Hello everyone. Earlier we have discussed the state variables and unsaturated soils such as the density of air, density of water, and some material constraints such as the viscosity of air and water. As I mentioned in the previous lecture that the density of air plays avery important role in governing the flow through unsaturated soils. So, if you consider for flow regimes, if you considered one-dimensional transient airflow and water flow through unsaturated soil masses using physical law, it is mass one of the physical loss that is mass conservation principle, one can derive this expression forairflow where this is a ρ a is a density of air, and this is the velocity of the air and this is porosity, which is the volume of void (Refer Time: 01:33) total volume. And this is air content this is the volume of air by volume of voids which is 1 minus Sr degree of saturation and this is the density of air again. So, here the z and t are the independentvariables. If you observe this expression which is derived from the conservation of mass, the density of air is one of the dependent variables. So, as it is a dependent variable that governs the flow which can be derived by considering one volume element throughwhich there is a flow there is taking place. And this is the flux that is entering into this volume element, and this is a flux that is coming out. So, we can balance, this you get this expression. Similarly, one can drive for water flow simple mass conservation principle where you have a flux q z ∂ q z by ∂ z times ρ w this is the density of water equals to ∂ ρ w theta by ∂ t. Here ρ w is again density of water, and theta is the volumetric water content volume of water per total volume. We express the water contents on a gravimetric basis in soilmechanics that is the gravimetric water content is mass of water by mass of solids this is usually what we do. And we take a soil sample either in the laboratory are filled and put it in the oven and measure its weights weighs it, we weight and we get the ms mass ofsolids. And when we deduct from the initial mass, we get the mass of water; and we get the gravimetric water content. However in unsaturated soils will be using volumetric water content, we represent the water content in volume basis because it is easy to estimate because when the water content changes significantly using indirect estimation methods we get the theta estimated. So, therefore, we use theta. And this is how one can express.And ρ w is relatively insensitive when it is compared to the ρ a. So, therefore, this expression is actually derived in terms of thetas instead of ρ w. So, these two expressions are based on physical laws. If you combine Darcy’s equation, if Darcy’s equation is valid, if you represent this flux in terms of velocities and gradients, the sorry, if you represent this flux in terms of gradient and simplify, you get an expression in terms of thetas in terms of theta volumetric water content variations. So, this is called Richard’s equation, we will discuss this expression little later when we deal with flows through unsaturated soils. As of now, I want to bring your attention tothe importance of different state variables that exist in unsaturated soil mechanics and how they play a role in controlling the flow behavior through unsaturated soils. So, here these two expressions need to be combined with Darcy’s law so that we get the governing expressions for flow. Now, the question is whether Darcy’s law is valid for unsaturated soil flow or not. So, Darcy’s law we all know that it is valid only for laminar flows. So, laminar flows we define based on Reynolds number where Reynolds number is less than 1. So, Reynold’s number is defined as the density times velocity times multiplied by the pore diameter divided by the mu dynamic viscosity. So, here ρ is in kg per meter cube; velocity in meter per second, and d is in meter, and mu is kg per meter second. If you substitute,Reynold's number is a non-dimensional coefficient, a non dimensional parameter. For example, if you consider the steady-state airflow through soils and steady-state water flow through soils. The air velocity may vary between 10 power minus 3 to 10 power minus 2 meters per second. And water velocity may vary between 10 power minus 3 to 10 power minus 4 meters per second. In sandy soils, for extreme cases, we are considering where these two may be possible if the flow is taking place through a sandy soil where the sand average diameter particle diameter would be 2 mm. So, then pore size could be assumed as a one-tenth of the average size of the particle. So, if assume the size of the particle as 2 mm, the pore size can be approximated as 2 times 10 power minus 4 meters, so this is 0.2 meter. So, when we express in terms of meter this is 2 in 10 power minus 4 meters. So, then the for airflow Reynolds number is ρ into v into d by mu, where the density of air is 1.185 kg per meter cube. And this is the velocity which we are assuming an extreme value are on the higher side that is 10 power minus 2 meters per second times this is the diameter of the particle 2 into 10 power minus 4 meters divided by the dynamic viscosity of air is 1.8 times 10 power minus 5 kg per meter per second. So, this is 0.132, Reynold’s number is 0.132, which is less than 1 weight less than 1. So, the flow should be laminar. If you consider 10 power minus 3, then it should be 0.0132, so it is always less than 1. So, if you consider water flow, Reynold’s number when you estimate it is the density is 1 into 10 power 3 kg per meter cube, it is nearly 1000 times more, water is 1000 times denser than air. We are considering 10 power minus 3 and times this is the pore diameter divided by this is a dynamic viscosity which we discussed earlier at the same temperature. This is the dynamic viscosity of air, and this is the dynamic viscosity of water. This is how it varies at 20 degrees. The dynamics dynamic viscosity of air is 1.8 into 10 power minus 5 Newton second per meter square per kg per meter second. And dynamic viscosity ofwater is 10 power minus 3 Newton second per meter square.So, when we substitute this value, we get 0.2 as Reynold’s number which is also less than 1. So, the flow is laminar. So, air and water flow through unsaturated soil are generally laminar. So, Darcy’s law may be applied from Reynold’s number point of view or laminar point of view. But then the validity of its gradient is proportional to the flux or not that we need to see. And we will discuss this when we discuss the flow behavior through unsaturated soils. So far we have discussed the air phase separately and waterphase separately. And we consider the state variables of air and water and materialproperties separately
So, now when you have two phases together there will a thermodynamic equilibrium between different phases. There will be a thermodynamic equilibrium between two different phases. So, water can exist in the air as vapor; air can exist in the water phase assolute. So, each phase is no means pure, because of the thermodynamic equilibrium there is some component of water is existing in air and some components of air may exist in water under different temperatures and pressure conditions. So, knowledge ofthermodynamic equilibrium between different soil pore phases that is air and water is important for understanding the soil behavior and predicting unsaturated state variables. So, for example, we estimate the suction using one of such principles later on. So, the section is one of the state variables; as of now, this is sufficient for us to know. And I have not defined suction so far and we will discuss it little late. So, how does water exists in the air phase? So, we need to understand the vaporization, we all know about this. It is a process of phase change from water to gas. When you consider a beaker of water, water molecules exist, water molecules when you consider abeaker of water, you have water molecules which is designated as oxygen in red color and hydrogen atoms in a little light colour. And this is one water molecule brownish shade. So, if you consider a water molecule that is designated as oxygen in red color, andhydrogen atoms in brown color. So, in this particular scenario, if I consider a microscopic molecular viewpoint at these two locations in the beaker, so at this particular point when I zoom in trillions of trillions time, so this could be one possible molecule structure that may exist. The molecules here are held together due to intermolecular forces. So, when it comes to the air-water interface, some water molecules will have sufficient energy to escape from the waterwater phase, and they going to air phase that is we observe as vapor. So, water molecules they leave from the water phase when they have sufficient energy and they reach their phase. On the other hand, the molecules which are sitting here, cannot escape, unlike the water molecules which are place near the area water air-water interface. So, if I close this container with a lid, then the water molecules which are in the air phase due to evaporation cannot escape, and then they fall back to the water phase, and againthey are held due to the intermolecular forces. And some of the molecules would go into the air face and some molecules drop into the water phase. This is called condensation; this is called evaporation. After some initial time, the number of molecules that are leaving the water-water phase would be equal to the number of molecules that are coming to the water phase; that means it reaches in equilibrium. At equilibrium, so both the number would be the same. So, the pressure that is experienced by the container or the lid due to these vapor-vapor molecules or water molecules is called vapor pressure. And this is often represented with vapor density,vapor density because the number of molecules that are present in a given volume would be represented with the vapor density or vapor pressure. Now, the question is how much water vaporizes into the air so that we with understand using thermodynamic principles. And the first assumption one would make is the composition of air excluding the water vapor component at any given spatial location remains essentially the same over time. So, the composition of air remains the same even though there is water vapor that exists in the atmosphere. And the second one is all the gas components follow the ideal gas behavior. So, there is each gas component pressure to the pressure due to each gas component ui divided by the atmospheric pressure that is the total pressure equals to the molar fraction of each gas divided by total molar mass. So, it also can be expressed in terms of volume fraction, because I have a total volume of an ideal gas is constant; it is 22.4 liter per mole. So, in terms of molar fraction, this could be expressed like this. So, therefore, now we know different components of air, different gas components in gas components in the air. So, we have oxygen, which is about 21 percent nearly. So, this fraction volume ratio times the total pressure this one-time ua, if you assume ua equals to 1 naught 1.325 kilosPascal. So, this is 21.23. Similarly, nitrogen has a volume fraction of 78.1 percentage. So, this would be 78.1 times 1 naught 1.325 kPa at standard temperature, this would give 79.14. Similarly, each individual gas component pressure vapor pressure could be the partial pressure of it each individual gas component could be estimated in this manner. And if you do not have any vapor pressure, the summation should be equal to this; but if you have vapor pressure, the partial pressure of all different gas components will get reduced. So, the third one is the all the gas components including the water vapor reach thermodynamic equilibrium. It enforces that the chemical potentials among all the components of all phases in a given system same. Air now contains water vapor as one of the components apart from other components of dry air as discussed before. So, now this vapor pressure depends on different state variables. The vapor pressure depends on temperature; it depends on the purity of water; it depends on the solid water; depends on the interaction between the solid and water; it depends on many other factors. So, let us look at how the vapor pressure varies with temperature. So, if you consider a container which is closed with the lid. If you take pure water at some temperature say 20 degrees, so maybe the ambient laboratory temperature is ambient room temperature maybe 20 degrees. So, in that particular temperature, there are some water molecules that escape from the pore water so pure water and it has a certain vapor phase in the air, inthe closed container. So, these blue color dots represent the water molecules; and this is pure water. And the white-colored thing is air dry air. So, now, when you heat further to probably 50 degreeCelsius, more water molecules would escape into the air phase because you are giving additional energy to the molecules to escape. So, they break intermolecular forces; and they have sufficient energy to get away from them; they may reach the given energywould reach sufficiently to break the intermolecular forces and then getaway into the air phase. Similarly, when you reach, when you heat it to further when you increase the temperature further, more molecules would go into the air phase and this is a condition.So, as and when you start increasing the temperature so more and more water vapors go into the air phase so that the vapor pressure would start increasing. At 20 degrees the vapor pressure would be around 3 kPa, 3.17 kPa. And as a temperature increases, it increases; and when it reaches temperatures, which 100 degree Celsius which is the boiling point for water. Water vapor pressure reaches 1 naught 1.325 kPa: that is equivalent to the atmospheric pressure, and which can uphold, which can uplift the lid, which is available here. So, you have atmosphere pressure which is acting. This is atmospheric pressure u a. And the vapor pressure the vapors with exact pressure on this lid and which this when this pressure compensates this u a this is vapor pressure. When u v equals to u a, your lid can be uplifted slightly if u v become slightly more than u a, and then this lid will be uplifted that we often see. When you close a container with a lid, and when you boil water or anything when it reaches the boiling point, you would see that the plate oscillates, the lid oscillates. So, the saturated vapor pressure would change with temperature in this particular manner. So, at 100 degree Celsius, nearly reaches 1 naught 1.325 kPa atmospheric pressure. So, this variation with temperature is approximated by approximated andempirical relationships are available based on Antoine equation Teten’s equation and many other things so which Antoine equation is derived from the Clausius-Clapeyron relationship. To understand this relationship one can refer to any standard physical chemistry textbooks like Atkinson. So, these are the empirical expressions that are available. This is the Teten’s equation. Here u is at the vapor saturated vapor pressure equals to 0.611 times exponential of e of17.27 times t minus 273.2 by t minus 36. Here t should be substituted in Kelvin it is a Kelvin temperature in Kelvin. And then you get u v sat saturated vapor pressure in kPa. So, this is the second expression for estimating the saturated vapor pressure toapproximate this expression to approximate this relationship, so which is u v sat is equals to the exponential of 20.386 minus 5132 divided by t plus 273. Here small t indicates that the temperature should be substituted in degree Celsius. So, here the temperature should be substituted in degree Celsius. Here capital T it shouldbe substituted in Kelvin. So, here the saturated vapor pressure you will get in millimeter of hg, millimeter of mercury. And one can convert to kPa using this expression 1 millimeter of hg equals to 0.133 kPa approximately. Similarly, the third expressionwhich is Antoine’s equation as I said this is derived from Clausius-Clapeyron expression which is stated here. Here the log 10 u v sat equals to k 1 minus k 2 by k 3 plus t t should be in degree Celsius.And again u v sat you will get in millimeter of hg here k 1, k 2, k 3 are Antoine’s equation constants for different temperatures the coefficients are given in this particular table. So, for the temperature changing from 1 to 100 degree Celsius, these are the coefficients. And from 99 to 374, these are the coefficients. So, at 100 degrees Celsius, you can use both the expressions. So, you can use either of these sets of equation constants to obtain u v sat. So, these are the three expressions that could be used to estimate the saturated vapor pressure at a given temperature. So, if you see at temperatures set t equals to 20 degrees Celsius, the capital T would be 293.15 Kelvin. From the first expression, Teten’s expression that is u v sat is equals to 0.611 times exponential of 17.27 times 293.15 minus 273.2 by 293.15 minus 36 would give you a value of 2.33 kPa’s. From the second expression, u v sat is equals to the exponential of 20.386 minus 5132 divided by 20 here temperature should be substitutedin degree Celsius plus 273 equals to 2.353 kPa. So, here you get to 2.353 kPa when you multiply this whole thing with 0.1333 aconversion factor to bring this value from millimeter of hg to kPa; so this whole expression you to be multiplied with this to get 2.353 kPa. So, using the third expression, u v sat is equals to which is the 10 power which is log 10, so 10 power k 1, so k 1 is 8.07131 minus k 2 is 1730.63 divided by k 3 is 233.426 plus 20 degree Celsius. So, thisexpression should be again multiplied with 0.1333 then you get 2.33 kPa. So, the value is nearly the same from three different expressions. You would see that at 25 degrees u v sat is nearly u v sat is around 3.16 kPa; and at 100 degree Celsius, u v sat is 1 naught 1.33 kPa from Antoine’s expression. But from the first expression, you will getaround 1 naught 2.2; and the second expression gives 1 naught 100.72; and the third expression gives 1 naught 1.33 kPa. So, this reaches this is nearly atmospheric pressure. So, this is what happens at boiling.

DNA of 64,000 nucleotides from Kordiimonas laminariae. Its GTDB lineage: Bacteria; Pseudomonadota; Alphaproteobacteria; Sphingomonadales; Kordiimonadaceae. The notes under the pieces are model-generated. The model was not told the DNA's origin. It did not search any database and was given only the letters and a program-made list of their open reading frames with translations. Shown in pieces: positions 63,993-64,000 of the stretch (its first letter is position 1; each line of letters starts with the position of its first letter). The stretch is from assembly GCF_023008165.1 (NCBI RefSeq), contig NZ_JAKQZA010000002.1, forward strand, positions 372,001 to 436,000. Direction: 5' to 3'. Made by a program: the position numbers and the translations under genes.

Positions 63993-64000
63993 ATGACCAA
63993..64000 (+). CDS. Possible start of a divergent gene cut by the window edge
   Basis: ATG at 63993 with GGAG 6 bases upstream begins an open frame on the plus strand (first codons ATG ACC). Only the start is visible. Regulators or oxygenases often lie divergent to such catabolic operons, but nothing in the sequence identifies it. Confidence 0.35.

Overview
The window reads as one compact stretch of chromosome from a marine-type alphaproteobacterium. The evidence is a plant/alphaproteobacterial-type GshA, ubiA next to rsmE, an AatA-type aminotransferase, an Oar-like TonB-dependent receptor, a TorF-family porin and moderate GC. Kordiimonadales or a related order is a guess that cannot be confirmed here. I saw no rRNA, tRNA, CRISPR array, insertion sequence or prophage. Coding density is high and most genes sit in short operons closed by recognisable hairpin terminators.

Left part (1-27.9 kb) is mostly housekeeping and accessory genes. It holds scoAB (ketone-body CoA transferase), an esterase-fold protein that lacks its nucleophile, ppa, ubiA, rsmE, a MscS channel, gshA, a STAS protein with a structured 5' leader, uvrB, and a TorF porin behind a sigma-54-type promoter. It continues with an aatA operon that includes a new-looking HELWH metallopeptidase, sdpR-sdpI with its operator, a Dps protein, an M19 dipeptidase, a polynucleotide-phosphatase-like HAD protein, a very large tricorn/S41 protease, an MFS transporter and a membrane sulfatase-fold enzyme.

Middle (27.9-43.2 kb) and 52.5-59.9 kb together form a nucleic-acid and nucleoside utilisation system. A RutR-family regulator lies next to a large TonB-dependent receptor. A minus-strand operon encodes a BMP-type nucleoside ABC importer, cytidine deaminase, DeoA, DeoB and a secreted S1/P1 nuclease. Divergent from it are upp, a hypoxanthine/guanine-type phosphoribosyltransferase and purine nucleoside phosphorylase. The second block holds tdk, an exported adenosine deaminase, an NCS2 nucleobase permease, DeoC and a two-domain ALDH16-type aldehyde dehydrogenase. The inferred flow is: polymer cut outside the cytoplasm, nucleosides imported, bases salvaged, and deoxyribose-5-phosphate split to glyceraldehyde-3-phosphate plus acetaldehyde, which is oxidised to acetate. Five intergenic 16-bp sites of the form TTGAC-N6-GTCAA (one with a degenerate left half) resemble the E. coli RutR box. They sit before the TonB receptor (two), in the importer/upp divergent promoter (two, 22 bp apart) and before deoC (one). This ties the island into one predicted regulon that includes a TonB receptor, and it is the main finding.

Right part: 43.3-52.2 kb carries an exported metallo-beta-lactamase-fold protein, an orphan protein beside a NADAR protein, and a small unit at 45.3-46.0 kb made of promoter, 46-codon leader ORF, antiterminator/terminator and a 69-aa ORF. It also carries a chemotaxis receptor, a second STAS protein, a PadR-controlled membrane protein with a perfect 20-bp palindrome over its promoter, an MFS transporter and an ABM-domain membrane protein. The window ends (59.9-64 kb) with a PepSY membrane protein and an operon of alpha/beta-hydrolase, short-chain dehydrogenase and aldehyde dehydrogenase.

So, this is absolute humidity; absolute humidity is the vapor density so which is expressed as the amount of water vapor present in the air. So, the absolute humidity is a ratio of the mass of water vapor to the unit volume of total air. So, this is a vapor density. So, the composition of the unit volume of dry air at standard pressure and temperature is for nitrogen gas, it is 78.09 percent; oxygen is 20.95, and trace gas is 0.96 percent. Under such standard temperature and pressure conditions, the partial pressure the water vapor atequilibrium between air and pure water is equal to 3.17 or 3.16 kPa. And partial pressure of the remaining components is 98.13 kPa.So, at this equilibrium condition, the mass exchange between water and air is not possible anymore unless until you change the temperature or other conditions probably then mass exchange would change until unless you change the temperature or otherconditions, the mass exchange is not possible. So, absolute humidity is the density of vapor or vapor density. So, this does not mean anything actually because it does not give much information, the absolute humidity does not give much information whetheroutside ambient conditions are very humid or not, or is it tolerable or not nothing will be extracted from the absolute humidity. So, we define something called relative humidity, which is the ratio of the partial pressure of water vapor to the saturated vapor pressure under the same equilibrium conditions that means the water vapor pressure when it is when if you to consider a closed container when you have two-phase system water and then air phases. So, water ispure then the vapor pressure is saturated vapor pressure under this ideal condition. However, due to several factors such as due to the presence of solute in water or due to some interaction between solid and then water are different-different conditions, the chemical potential of the water phase decrease . So, because of that, the vapor pressure is smaller than the saturated vapor pressure. So,therefore, the relative humidity defines how what is the vapor pressure, how close a vapor pressure is to its saturated vapor pressure under a given temperature. So, that is how the atmospheric conditions are defined. So we defined; atmospheric conditionsusing relative humidity and temperature. These two state variables define the atmospheric conditions. So, relative humidity can also be defined as the ratio of absolute humidity in equilibrium with the solution to the absolute humidity in equilibrium with pure water at the same temperature. It is normally expressed in percentage. So, when you have salts present in water, the chemical potential decreases. Why, for example, if I take a container that has water, so there are so many numbers of molecules present in this container; these are the water molecules that are present. So, in this particular system, many numbers of molecules which are existing at the air-water interface can escape into the air, because they have access to the air phase and they can escape into the air. But when you add salts to the water phase, that means, when you have a solute which is present in the solvent, so these are the molecules of solute that are present in the solvent. So, if this is the condition, the number of water molecules now they are exposed to the air phase got reduced. Because of that, the number of molecules that would leave to theatmosphere now gets reduced which would decrease the vapor pressure. Again when you have a closed container, when there you close this, so when you close this with a lid, so now, it reaches one equilibrium where the number of molecules that would be leavingwould be same as the number of molecules that would be coming and dropping the number of molecules that would condense and reach the water phase. So, in this particular situation, the molecules that are reaching the water phase may also now get interacted with the solute particles solute ions. So, in the water phase and due tothe again bondage between these two molecules, the water molecules will be held in the water phase and the number of molecules that are available in the air phase would get reduced which decreases the vapor pressure. So, therefore, when you can consider some solute in the water phase, the relativehumidity would reduce because the relative humidity is nothing but the vapor pressuredivided by the saturated vapor pressure. Saturated vapor pressure is known from Teten’s expression are Antoine’s expression, one can estimate for any given temperature. So, u v, how much it got reduced because of the presence of salts can be obtained using chemical equilibrium and how much chemical potential is dropping can be estimated from different ways and this could be found.And here we have tabulated some values when you have these solutes present. When you have K 2 So 4 in the saturated state when you have then at 20 degrees temperature, we have the RH value of 97.6 percentage. And when you have Na Cl with 6 molalityconcentration at 20 degrees which gives relative humidity of 76 which reduces the vapor pressure considerably, when you have K 2 CO 3 with 1.1 molality at 20 degrees which gives relativity humidity of 43.2 percentage; and lithium chloride at saturated state at 25degrees, which gives a very small value of relative humidity 11.3 percentage. So, relative humidity can change when you when the solute changes. This could be employed from the second point that when you have Na Cl or relative humidity is dropping, so that means, when you have pure water or when you havesaltwater. So, you have vapor pressure above the saltwater should be less than the vaporpressure above the pure water. So, from this one could understand that the people who are living in on seashore will experience lesser humidity compare to the people who are living near large water bodies, pure water bodies like you can compare one person whois living at living in Kanpur or somewhere where you have Ganga water and are Guwahati where you have a Brahmaputra huge water body and the humidity’s here are very high; compared to the humidity which we experience may be near Chennai. Chennai of course, everybody would feel that the humidity is too much are relative humidity is close to 100 percent, they feel so because temperatures reach 45, 46 that is the reason why they feel more humid. However, in Guwahati near the Brahmaputra river, it is more humid compared to the seashore at Chennai at the same temperature. Here in Guwahati, temperatures would not cross 40 even then you feel very humid you exert a lot of energy because you feel a lot of humid. So, the skin if you considered as a pore structure, which has pores and water can come out when the temperature rises, we sweat. So, when there is a humid climate where the vapor pressures are close to the saturated vapor pressure, the atmospheric cannot take any more water from your body. So, then you feel that it is sweating because the sweat that has come out he is not taken by the atmosphere, you feel more humid or you are sweating. On the other hand, if you enter into an air-conditioned room, you feel that you are dry because the relative humidity drops to 70, 60. So, because of that, the vapor pressure is smaller much smallercompared to the saturated vapor pressure. Therefore, more water from your skin will be taken by the atmosphere. So, because of that reason, you feel dry you feel thirsty very often. So, this could be a wonderful analogy that could be used in unsaturated soil mechanics to estimate several state variables such as suction, we estimate using such principles. The analogy which I just discussed is useful to understand what exactly happens when RH and temperature change. Such principles are useful in unsaturated soil mechanics, because when we want to estimate the state variable such as suction something called matrix suction, which I have not introduced, which I will discuss little later. So, those state variables can be estimated using such principles.So, if we can measure the vapor pressures of the soil pore system directly, then we can relate to the suction because the suction is related to the vapor pressure. So, then we canunderstand the behavior of soil. So, there is a reason why we have been discussing all these fundamental principles of different phases and thermodynamic equilibrium between the air phase and the water phase. Thank you.